Local News — Not!

It probably won’t come as a surprise to you, but local news in Southern California is pretty much devoid of … well, news. Now, a recent study out of the Annenberg School of Communication at USC looks at 11,000 news stories and quantifies how devoid it is. Average nightly coverage of local government: 22 seconds in every 30 minutes. Yup. Twenty two seconds. Yet 68% of Americans say they get the majority of their news (whatever that is) from local TV.

Unlike the Internet, the airwaves are limited. Only a certain number of stations can broadcast, and they get licensed to do so by the federal government. That spectrum is worth big money, but the stations, once licensed, pay nothing. How hard is it to renew a license? You submit one postcard every eight years. Heck, it takes more effort to renew a driver’s license.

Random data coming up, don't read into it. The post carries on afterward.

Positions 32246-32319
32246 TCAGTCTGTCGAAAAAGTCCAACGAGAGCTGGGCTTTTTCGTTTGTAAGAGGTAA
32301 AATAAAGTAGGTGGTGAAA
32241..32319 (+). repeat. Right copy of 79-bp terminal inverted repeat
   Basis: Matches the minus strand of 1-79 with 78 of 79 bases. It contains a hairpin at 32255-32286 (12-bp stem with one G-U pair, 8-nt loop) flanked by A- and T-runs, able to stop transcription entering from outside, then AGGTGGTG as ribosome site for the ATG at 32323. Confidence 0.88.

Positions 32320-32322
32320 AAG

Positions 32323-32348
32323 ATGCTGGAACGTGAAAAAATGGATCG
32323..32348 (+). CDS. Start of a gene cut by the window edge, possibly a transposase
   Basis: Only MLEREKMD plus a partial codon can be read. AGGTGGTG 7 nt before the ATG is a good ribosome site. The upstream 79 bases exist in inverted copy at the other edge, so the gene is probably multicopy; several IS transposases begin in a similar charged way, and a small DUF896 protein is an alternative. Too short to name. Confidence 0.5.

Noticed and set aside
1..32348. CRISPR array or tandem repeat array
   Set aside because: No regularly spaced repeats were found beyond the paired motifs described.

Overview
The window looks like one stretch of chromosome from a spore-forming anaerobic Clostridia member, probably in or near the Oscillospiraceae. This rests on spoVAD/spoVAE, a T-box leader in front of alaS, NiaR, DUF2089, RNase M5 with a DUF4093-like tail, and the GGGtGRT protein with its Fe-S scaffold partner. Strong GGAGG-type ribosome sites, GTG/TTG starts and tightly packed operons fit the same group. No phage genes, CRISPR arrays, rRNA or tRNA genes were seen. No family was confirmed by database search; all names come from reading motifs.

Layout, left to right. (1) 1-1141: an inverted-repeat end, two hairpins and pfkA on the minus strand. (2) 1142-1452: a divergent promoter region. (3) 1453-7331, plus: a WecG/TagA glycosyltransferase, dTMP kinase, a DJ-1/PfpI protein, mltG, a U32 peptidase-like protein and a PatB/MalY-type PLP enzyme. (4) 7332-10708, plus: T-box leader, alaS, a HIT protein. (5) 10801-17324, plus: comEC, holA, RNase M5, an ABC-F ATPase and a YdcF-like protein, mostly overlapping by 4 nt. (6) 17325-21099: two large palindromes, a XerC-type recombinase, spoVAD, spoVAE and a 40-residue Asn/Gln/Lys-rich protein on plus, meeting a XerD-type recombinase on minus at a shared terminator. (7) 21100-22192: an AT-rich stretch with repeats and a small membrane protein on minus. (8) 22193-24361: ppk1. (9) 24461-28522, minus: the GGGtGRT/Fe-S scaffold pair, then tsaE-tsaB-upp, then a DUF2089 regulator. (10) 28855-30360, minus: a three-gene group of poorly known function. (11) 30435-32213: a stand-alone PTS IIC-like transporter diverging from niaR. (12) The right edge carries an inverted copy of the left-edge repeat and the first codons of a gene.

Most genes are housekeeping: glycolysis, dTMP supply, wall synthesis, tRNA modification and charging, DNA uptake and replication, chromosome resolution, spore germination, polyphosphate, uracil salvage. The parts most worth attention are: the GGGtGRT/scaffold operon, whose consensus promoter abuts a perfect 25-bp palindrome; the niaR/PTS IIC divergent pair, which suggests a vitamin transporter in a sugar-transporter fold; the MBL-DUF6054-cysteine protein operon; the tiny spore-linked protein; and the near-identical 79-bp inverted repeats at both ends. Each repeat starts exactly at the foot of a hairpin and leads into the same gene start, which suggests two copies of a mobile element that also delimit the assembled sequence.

FCC Commissioner Michael Copps was interviewed on KPCC about this last week (listen to it here, or read his brief press release here). According to Copps, “twenty-seven states, over half of the states in this country, do not have an accredited reporter on Capitol Hill.” Wow. I’ve long been impressed by Copps. He’s a smart, unflappable public servant who does his homework and gets it.

Warren Olny interviewed Martin Kaplan, the co-author of the USC study, on his “Which Way LA?” radio show, yesterday. You can listen to the show here. (The interview begins at the half-way mark.) Olny offers some of the best local coverage around.

No citizen knowledge = no citizen involvement. And when nobody’s watching, mischief happens.

Explore posts in the same categories: Media and Society

One Comment on “Local News — Not!”

  1. […] a fun fact about my new home, and local news in general: 22 seconds of the 11 o’clock News here in LA is on local government, the rest is about out of state dog […]

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